But yesterday it was claimed that consumption of these berries might have beneficial effects on a range of conditions such as type 2 diabetes, cardiovascular diseases, obesity, neurodegenerative diseases and cancers.
Speaking at the Scottish Society for Crop Research (SSCR) winter meeting, Dr Gordon McDougall, a research scientist at the James Hutton Institute, said: “Recent work has provided evidence that polyphenols from berries can have a range of beneficial effects on food digestion.”
He added new berry varieties with improved properties could be bred in the future, or new products formulated for specific health benefits.
At the same meeting, Dr Andreas Kolb, senior research fellow at the Rowett Institute in Aberdeen, said: “Using model systems and human studies, we are investigating the mechanisms by which berry bio-active compounds support cardiovascular health, weight management and the control of blood glucose levels relevant to type 2 diabetes.”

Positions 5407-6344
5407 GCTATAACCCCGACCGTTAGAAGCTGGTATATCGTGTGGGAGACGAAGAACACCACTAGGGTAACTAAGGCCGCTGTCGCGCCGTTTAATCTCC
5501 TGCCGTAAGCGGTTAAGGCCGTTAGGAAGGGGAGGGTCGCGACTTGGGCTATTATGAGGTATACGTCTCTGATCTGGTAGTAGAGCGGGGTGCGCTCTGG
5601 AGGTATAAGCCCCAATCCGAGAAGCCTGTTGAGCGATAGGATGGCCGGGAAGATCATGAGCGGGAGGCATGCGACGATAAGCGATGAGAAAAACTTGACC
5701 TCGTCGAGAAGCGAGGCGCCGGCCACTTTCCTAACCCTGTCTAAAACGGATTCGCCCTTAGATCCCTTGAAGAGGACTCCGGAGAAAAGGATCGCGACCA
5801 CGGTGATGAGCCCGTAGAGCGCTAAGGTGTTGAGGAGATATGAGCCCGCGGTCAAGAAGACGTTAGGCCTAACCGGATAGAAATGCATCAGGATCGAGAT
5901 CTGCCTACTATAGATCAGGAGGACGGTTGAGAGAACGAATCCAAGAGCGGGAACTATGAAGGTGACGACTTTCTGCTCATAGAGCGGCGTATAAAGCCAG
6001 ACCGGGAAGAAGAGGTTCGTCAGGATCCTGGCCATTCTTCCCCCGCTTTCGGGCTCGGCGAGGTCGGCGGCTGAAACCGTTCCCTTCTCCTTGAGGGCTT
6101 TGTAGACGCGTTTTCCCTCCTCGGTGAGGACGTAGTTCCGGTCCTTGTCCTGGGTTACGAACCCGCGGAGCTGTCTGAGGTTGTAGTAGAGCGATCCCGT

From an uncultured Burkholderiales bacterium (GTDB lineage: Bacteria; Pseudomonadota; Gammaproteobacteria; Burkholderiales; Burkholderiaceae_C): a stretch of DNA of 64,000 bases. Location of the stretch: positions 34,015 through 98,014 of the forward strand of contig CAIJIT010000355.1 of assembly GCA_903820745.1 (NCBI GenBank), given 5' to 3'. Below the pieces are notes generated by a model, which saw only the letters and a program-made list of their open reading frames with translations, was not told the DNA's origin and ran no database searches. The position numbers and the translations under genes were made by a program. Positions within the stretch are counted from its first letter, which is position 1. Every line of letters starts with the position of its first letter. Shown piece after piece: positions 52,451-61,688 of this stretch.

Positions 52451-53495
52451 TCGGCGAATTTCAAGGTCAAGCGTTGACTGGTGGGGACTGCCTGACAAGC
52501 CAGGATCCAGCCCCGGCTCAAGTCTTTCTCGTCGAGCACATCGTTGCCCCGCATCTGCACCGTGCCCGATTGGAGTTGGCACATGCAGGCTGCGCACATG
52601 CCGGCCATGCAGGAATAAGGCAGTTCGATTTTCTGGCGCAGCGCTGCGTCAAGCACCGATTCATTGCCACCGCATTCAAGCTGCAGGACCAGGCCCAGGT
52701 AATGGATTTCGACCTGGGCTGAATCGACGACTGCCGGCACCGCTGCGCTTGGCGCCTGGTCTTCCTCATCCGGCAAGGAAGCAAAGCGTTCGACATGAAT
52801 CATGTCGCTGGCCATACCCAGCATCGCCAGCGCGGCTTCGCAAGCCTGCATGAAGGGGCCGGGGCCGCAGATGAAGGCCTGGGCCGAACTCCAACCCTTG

Commenting on these views, Alison Dolan, secretary of the SSCR soft fruit subcommittee, stressed their importance with conditions such as diabetes and cardiovascular disease resulting in greatly increased pressures on health services.
The public appear to be cottoning on to eating more soft fruit, with strawberry production in the UK rising 6 per cent last year to just under 90,000 tonnes. Blackberry production rose 9 per cent and blueberries 18 per cent – with much smaller tonnages.